Experience with Open Source load balancers?

Hammer bhmccie at gmail.com
Thu May 19 12:02:51 CDT 2011


Mattew,
      We run high volume SSL but not nearly the 12Gbps you are talking about
so that hasn't been an issue for us. Thanks for the information. Looks like
the Citrix ANG rep owes me another lunch to explain himself. :)

I'm gonna do some research on NGINX...


 -Hammer-

"I was a normal American nerd."
-Jack Herer





On Wed, May 18, 2011 at 2:23 PM, Andreas Echavez <andreas at livejournalinc.com
> wrote:

> We're using both an F5 BigIP as well as Nginx (open source software) in a
> production environment.
>
> They both have their merits, but when we recently came under some advanced
> DDoSes (slowloris, slow POST, and more), we couldn't process certain types
> of layer 7 insepction/modification because it was too heavy for the F5 to
> handle. Nginx was more cost effective because we could scale laterally with
> cheap commodity hardware.
>
> This isn't a knock on the BigIP though; it's a much better piece of
> equipment, has commercial support, and a fantastic web interface. With
> Nginx
> you might find yourself compiling modules in by hand and writing config
> files.
>
> Ultimately, the open source solution is going to stand the test of time
> better. It all depends on who's paying the bills, and what your time is
> worth. Nginx was specifically worth the effort for us because we had unique
> traffic demands that change too quickly for a commercial solution.
>
> Thanks,
> Andreas
>
>
> On Mon, May 16, 2011 at 4:15 PM, Welch, Bryan <Bryan.Welch at arrisi.com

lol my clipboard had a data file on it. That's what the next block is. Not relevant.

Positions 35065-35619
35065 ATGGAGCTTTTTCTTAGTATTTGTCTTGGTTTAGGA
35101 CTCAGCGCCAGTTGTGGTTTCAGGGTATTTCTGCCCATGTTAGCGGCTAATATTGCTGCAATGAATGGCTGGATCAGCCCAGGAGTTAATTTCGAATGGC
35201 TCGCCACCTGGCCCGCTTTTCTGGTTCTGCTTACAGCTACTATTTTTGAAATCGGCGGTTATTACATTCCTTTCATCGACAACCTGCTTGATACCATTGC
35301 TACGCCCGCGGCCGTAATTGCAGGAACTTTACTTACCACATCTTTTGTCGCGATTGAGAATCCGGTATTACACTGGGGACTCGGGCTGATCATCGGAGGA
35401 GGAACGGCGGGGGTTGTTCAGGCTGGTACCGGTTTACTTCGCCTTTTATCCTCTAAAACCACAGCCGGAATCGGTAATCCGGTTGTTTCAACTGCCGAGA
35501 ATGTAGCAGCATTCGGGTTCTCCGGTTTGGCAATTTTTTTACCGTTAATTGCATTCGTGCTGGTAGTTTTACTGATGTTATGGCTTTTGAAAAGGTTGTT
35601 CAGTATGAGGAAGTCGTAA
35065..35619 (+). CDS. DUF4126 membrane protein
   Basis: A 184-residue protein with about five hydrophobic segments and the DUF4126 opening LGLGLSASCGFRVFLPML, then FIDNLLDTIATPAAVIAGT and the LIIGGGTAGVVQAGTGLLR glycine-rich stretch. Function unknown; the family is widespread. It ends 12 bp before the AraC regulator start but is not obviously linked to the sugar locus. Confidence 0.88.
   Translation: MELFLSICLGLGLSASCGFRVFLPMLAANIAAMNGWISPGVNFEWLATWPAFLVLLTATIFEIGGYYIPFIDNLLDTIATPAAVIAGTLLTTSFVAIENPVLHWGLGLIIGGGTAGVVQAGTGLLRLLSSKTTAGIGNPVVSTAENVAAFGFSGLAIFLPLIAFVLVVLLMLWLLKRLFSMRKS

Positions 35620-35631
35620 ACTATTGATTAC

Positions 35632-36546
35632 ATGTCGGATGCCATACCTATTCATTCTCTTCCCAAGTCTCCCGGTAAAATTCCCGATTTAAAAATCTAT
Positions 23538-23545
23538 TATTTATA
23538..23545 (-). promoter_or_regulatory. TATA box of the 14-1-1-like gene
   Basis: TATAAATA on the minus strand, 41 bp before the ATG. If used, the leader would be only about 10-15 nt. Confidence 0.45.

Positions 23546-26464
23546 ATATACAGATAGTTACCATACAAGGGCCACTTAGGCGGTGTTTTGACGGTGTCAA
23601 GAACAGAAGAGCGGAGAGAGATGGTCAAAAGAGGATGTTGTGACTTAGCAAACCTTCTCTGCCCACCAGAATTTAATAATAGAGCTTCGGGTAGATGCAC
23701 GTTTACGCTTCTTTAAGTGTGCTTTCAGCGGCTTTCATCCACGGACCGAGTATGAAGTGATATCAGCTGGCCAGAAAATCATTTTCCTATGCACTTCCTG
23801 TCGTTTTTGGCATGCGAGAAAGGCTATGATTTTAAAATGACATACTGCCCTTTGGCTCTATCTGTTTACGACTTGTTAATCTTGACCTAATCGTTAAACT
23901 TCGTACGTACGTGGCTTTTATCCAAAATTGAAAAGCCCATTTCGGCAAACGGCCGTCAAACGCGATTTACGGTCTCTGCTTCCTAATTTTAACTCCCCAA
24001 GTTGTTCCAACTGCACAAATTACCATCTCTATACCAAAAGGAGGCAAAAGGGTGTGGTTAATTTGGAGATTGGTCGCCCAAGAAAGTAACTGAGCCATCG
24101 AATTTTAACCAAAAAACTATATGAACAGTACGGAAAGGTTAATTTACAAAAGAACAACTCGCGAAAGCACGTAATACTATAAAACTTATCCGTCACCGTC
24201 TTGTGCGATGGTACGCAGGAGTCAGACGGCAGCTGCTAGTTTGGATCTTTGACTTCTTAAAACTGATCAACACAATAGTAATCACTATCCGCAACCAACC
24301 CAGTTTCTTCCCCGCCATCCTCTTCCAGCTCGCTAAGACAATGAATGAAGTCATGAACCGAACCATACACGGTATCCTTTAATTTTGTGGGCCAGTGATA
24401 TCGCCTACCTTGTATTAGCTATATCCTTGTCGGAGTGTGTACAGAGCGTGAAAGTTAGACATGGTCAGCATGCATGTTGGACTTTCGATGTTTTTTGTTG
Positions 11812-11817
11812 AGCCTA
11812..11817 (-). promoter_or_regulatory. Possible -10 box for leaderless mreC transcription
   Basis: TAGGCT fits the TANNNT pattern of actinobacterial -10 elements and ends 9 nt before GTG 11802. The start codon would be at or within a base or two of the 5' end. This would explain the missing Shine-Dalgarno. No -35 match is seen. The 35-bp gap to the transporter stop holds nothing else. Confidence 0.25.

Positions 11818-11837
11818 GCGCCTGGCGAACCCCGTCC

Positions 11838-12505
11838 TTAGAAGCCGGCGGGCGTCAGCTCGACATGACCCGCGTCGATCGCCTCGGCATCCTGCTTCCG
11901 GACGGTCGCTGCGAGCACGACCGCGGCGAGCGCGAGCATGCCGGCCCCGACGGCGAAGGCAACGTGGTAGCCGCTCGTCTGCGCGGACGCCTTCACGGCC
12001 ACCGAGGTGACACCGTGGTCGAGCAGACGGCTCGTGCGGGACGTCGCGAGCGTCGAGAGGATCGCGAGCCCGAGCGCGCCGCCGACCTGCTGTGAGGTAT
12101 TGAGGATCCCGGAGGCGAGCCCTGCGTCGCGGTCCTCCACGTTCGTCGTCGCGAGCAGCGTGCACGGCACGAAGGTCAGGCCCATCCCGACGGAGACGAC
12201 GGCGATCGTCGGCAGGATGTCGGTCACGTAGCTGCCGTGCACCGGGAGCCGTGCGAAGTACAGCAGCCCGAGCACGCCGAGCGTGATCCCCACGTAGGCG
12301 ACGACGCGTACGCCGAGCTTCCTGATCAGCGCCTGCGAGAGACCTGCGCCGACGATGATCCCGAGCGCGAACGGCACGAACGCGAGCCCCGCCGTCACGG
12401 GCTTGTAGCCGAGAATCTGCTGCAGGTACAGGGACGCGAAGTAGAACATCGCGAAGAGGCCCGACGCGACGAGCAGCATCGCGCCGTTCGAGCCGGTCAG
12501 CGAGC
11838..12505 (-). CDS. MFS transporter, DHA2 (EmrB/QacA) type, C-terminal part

> >wrote:
>
> > Greetings all.
> >
> > I've been tasked with comparing the use of open source load balancing
> > software against commercially available off the shelf hardware such as
> F5,
> > which is what we currently use.  We use the load balancers for
> traditional
> > load balancing, full proxy for http/ssl traffic, ssl termination and
> > certificate management, ssl and http header manipulation, nat, high
> > availability of the physical hardware and stateful failover of the tcp
> > sessions.  These units will be placed at the customer prem supporting our
> > applications and services and we'll need to support them accordingly.
> >
> > Now my "knee jerk" reaction to this is that it's a really bad idea.  It
> is
> > the heart and soul of our data center network after all.  However, once I
> > started to think about it I realized that I hadn't had any real
> experience
> > with this solution beyond tinkering with it at home and reading about it
> in
> > years past.
> >
> > Can anyone offer any operational insight and real world experiences with
> > these solutions?
> >
> > TIA, replies off list are welcomed.
> >
> >
> > Regards,
> >
> > Bryan
> >
> >
>



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